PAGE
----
Violets are not Blue, page 1
Copyright © 2019 by Melissa Toppen
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This book is a work of fiction. Names, characters, establishments, or organizations, and incidents are either products of the author’s imagination or are used fictitiously to give a sense of authenticity. Any resemblance to actual persons, living or dead, events, or locales is entirely coincidental. This book is intended for 18+ older, and for mature audiences only.
Editing by Amy Gamache @ Rose David Editing
Cover Design by Cassy Roop @ Pink Ink Designs
Table of Contents
“What a motherfucker.” The sound of Hannah’s voice causes me to jump right as her backside plops down on the corner of my desk. “I swear to god he’s such an arrogant prick,” she seethes, running a hand through her auburn hair.
“Uh oh. Patrick again?” I guess, knowing that when it comes to Hannah and Patrick, they’re like oil and water. Last month, when the company we work for went through a re-org, he’s the only person she didn’t want to have end up on her team. Unfortunately for her, that’s exactly what happened.
“Who else.” She rolls her eyes. “I swear that man doesn’t know his mouth from his asshole, because every time he opens it he spews shit.”
“Hannah,” I scold in a hushed voice, lifting up to peer over the short wall of my cubicle.
Hannah and I started here over ten years ago as interns during our senior year of college and have pretty much been inseparable ever since. And as her closest friend, it’s usually my job to reel her back in when she forgets that she’s at work, which happens quite a lot with her. She’s as hot headed as they come. She claims it’s the red hair. While most can hide their inner demon, she wears hers for the world to see.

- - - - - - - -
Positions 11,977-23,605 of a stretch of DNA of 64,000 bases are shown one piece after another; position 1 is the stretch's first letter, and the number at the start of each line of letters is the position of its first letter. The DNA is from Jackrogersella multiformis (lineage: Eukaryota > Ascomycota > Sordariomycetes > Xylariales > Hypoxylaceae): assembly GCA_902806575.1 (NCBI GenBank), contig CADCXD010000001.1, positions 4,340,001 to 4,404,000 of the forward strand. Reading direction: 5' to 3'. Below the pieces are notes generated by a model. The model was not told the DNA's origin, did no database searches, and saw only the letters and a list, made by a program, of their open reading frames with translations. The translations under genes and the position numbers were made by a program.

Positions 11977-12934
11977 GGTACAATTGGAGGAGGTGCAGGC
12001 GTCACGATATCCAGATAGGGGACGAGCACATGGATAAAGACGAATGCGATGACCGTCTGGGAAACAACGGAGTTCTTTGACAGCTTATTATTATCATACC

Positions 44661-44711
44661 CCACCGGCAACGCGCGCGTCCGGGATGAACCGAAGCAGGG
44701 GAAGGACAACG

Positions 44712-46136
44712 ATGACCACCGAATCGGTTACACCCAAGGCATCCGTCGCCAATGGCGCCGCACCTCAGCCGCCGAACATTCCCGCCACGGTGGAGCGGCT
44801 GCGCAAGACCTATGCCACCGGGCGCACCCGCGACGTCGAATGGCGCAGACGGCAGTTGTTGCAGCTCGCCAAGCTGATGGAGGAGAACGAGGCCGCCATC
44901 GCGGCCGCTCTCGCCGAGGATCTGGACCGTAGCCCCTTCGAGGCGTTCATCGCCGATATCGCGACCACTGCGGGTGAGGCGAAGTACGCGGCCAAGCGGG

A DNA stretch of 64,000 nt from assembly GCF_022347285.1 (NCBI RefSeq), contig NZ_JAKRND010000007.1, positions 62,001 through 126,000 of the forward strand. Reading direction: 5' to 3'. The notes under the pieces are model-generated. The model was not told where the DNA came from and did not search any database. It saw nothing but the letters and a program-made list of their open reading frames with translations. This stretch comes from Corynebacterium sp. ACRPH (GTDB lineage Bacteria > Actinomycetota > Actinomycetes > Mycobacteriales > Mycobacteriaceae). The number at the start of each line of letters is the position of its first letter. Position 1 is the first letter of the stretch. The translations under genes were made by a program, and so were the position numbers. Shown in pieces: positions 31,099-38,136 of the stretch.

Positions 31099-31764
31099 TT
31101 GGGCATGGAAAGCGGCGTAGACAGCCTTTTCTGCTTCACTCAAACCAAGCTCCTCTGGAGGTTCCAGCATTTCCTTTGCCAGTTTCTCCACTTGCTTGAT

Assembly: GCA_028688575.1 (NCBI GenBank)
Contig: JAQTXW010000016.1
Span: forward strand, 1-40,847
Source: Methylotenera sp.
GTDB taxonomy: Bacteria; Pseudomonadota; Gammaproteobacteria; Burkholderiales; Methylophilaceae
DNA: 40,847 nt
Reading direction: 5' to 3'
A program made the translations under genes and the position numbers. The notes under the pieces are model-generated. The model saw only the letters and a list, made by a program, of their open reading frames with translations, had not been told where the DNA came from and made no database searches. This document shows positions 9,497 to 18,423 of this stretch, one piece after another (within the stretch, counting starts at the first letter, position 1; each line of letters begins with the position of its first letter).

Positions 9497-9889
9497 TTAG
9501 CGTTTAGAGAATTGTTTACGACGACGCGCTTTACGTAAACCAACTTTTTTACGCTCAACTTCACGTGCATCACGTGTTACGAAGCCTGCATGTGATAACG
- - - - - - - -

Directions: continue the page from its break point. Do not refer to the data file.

“What?” She crosses her arms in front of her chest. “I don’t care if he hears me. He’s lucky I’m not saying worse.”
“What did he do this time?” I relax back in my chair, crossing one leg over the other.
“What he always does. Talks to me like I’m some incompetent twit. Never mind the fact that I have a four-year degree or that I’ve been doing this two years longer than he has. I swear, if I didn’t need this job, I’d be packing up my shit and walking out right this second.”
“Why don’t you talk to John? I’m sure if you tell him the problems you’re having he’ll do what he can to help.”
“And give him the satisfaction of knowing he’s gotten to me? Not a chance. Besides, you already know there’s nothing John will do. He’ll probably just tell me to ignore him.”
“Well, maybe you should try that tactic,” I offer.
“Yeah, because that’s possible.” She sighs in defeat. “How’s your day going, anyway? It has to be better than mine.”
“Okay, I guess. I mean, I’m here.” I shrug indifferently.
It’s not that I dislike my job, because I don’t. But there is a certain monotony to it that tends to make the days drag on. Eight hours often feels like fifty and I find myself staring at the clock a hell of a lot more than I should.
When I decided to major in Business, I imagined my future job would be something a lot more glamorous. Being a Business Analyst for a well-known medical technology firm has its benefits; great pay, good hours, and I’m able to manage my schedule and workload without much interference from management. But a lot of times those benefits are outweighed by the constant back and forth between our clients and our IT team, neither of which seem to ever be on the same page. It’s frustrating on a good day. On a bad day? Well, let’s just say I’ve had my fair share of melt downs over the years.
“I’m so glad it’s Friday. Please tell me you’re coming to the team building thing tonight. I don’t think I can stomach hanging out with these people outside of work without you.” She gestures around the large open room lined with cubicles identical to mine.